Saturday, September 24, 2011

The Moon And The Tide by Derrolyn Anderson

Book two in Marina's Tale opens up about a week after book one, Between the Land and the Sea.  Marina is still fighting to stay a human on land, even though the water calls to her.  She and Ethan have grown closer than ever and she is really getting the hang of surfing.

Ethan has become a protector and he worries all the time about Marina.  He is terrified something will happen to her or that she will decide to become a mermaid and leave him.  Marina tries to pacify Ethan but she can't ignore the call of the sea.  She goes surfing any chance she gets and she is excellent at it.  The water talks to her and before long a world class surfer is wanting her to surf professionally.

When her dad desires her to spend time with him in Greece, she goes but she missed Ethan and the sea. But the helicopter crashes into the ocean and only Marina can save them. Unfortunately, the videos of the crash show Marina with a mermaid's tail and before long it's spread all over the internet.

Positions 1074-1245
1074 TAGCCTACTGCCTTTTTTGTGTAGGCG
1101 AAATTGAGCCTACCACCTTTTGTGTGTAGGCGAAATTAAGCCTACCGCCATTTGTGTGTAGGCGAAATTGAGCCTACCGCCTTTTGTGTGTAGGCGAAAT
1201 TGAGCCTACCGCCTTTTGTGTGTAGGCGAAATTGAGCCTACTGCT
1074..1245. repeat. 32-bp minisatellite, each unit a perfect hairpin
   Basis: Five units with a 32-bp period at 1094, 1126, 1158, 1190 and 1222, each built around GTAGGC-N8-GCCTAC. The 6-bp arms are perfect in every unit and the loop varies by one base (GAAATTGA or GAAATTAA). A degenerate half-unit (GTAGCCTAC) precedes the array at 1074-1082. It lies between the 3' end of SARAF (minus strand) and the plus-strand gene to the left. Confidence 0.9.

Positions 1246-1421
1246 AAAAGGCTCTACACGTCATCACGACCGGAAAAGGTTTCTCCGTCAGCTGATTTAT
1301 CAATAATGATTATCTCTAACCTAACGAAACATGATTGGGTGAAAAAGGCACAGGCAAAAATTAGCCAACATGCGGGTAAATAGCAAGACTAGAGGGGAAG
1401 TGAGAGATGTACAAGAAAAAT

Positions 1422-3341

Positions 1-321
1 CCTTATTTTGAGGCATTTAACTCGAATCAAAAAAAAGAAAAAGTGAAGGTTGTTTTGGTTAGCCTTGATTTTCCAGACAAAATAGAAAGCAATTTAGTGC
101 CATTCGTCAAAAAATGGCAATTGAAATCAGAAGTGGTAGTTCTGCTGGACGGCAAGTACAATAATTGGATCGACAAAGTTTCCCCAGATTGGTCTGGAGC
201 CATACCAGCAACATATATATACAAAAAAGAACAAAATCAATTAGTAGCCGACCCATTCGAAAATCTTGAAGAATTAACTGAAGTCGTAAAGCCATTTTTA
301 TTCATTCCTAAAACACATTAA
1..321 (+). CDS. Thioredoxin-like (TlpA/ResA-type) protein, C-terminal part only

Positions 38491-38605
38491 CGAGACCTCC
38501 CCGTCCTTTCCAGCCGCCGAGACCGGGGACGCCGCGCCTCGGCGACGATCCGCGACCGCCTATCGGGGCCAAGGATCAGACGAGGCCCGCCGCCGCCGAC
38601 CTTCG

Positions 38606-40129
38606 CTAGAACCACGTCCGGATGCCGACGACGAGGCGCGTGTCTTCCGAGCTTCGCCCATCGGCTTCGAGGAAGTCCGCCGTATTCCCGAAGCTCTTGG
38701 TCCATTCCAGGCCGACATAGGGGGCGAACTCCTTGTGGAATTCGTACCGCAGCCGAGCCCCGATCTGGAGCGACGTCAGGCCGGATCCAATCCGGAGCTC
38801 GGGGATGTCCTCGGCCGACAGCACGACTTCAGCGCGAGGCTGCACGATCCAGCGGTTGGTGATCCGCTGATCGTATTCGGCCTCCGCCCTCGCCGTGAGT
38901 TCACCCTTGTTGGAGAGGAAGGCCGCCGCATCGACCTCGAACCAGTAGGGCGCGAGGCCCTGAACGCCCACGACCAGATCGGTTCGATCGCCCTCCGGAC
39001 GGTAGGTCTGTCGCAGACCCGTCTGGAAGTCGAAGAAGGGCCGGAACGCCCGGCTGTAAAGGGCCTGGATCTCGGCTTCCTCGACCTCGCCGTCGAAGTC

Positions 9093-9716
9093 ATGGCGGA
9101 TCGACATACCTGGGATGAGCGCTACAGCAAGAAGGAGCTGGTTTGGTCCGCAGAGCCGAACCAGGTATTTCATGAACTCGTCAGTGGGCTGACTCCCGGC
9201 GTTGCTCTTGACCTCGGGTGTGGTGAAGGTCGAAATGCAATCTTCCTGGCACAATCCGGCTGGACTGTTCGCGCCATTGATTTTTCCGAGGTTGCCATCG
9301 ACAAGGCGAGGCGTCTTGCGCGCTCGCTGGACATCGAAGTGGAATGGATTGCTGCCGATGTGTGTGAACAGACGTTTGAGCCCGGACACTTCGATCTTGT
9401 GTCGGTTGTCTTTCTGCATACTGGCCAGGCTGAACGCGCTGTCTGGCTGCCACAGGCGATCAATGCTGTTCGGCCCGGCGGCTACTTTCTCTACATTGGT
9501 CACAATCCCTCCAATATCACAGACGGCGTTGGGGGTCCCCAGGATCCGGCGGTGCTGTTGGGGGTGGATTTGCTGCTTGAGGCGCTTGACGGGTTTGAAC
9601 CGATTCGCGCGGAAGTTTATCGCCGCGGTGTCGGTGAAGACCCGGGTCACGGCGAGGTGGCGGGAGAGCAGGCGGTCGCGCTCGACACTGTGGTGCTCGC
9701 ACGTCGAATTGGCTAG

Marina's Aunt Evie implores Marina to take to safety but Marina is determined to be with Ethan and surf.  She takes to surfing at midnight, a very dangerous idea, but she feels comfortable doing so with her mermaid sister Lorelei.  But when she and Lorelei are kidnapped by very bad men, she questions her choices.  Without water, a mermaid will die.

 As family secrets are revealed, love questioned and danger afloat, there is much to love in this thrilling second installment.  The characters are modern and likable, the plot unfolds at a great pace and the writing is remarkable.  I love this series and can't wait to read the final installment, The Fate of the Muse! A great fantasy young adult series I can't recommend highly enough!

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The old grey donkey, Eeyore stood by himself in a thistly corner of the Forest, his front feet well apart, his head on one side, and thought about things. Sometimes he thought sadly to himself, "Why?" and sometimes he thought, "Wherefore?" and sometimes he thought, "Inasmuch as which?" and sometimes he didn't quite know what he was thinking about.

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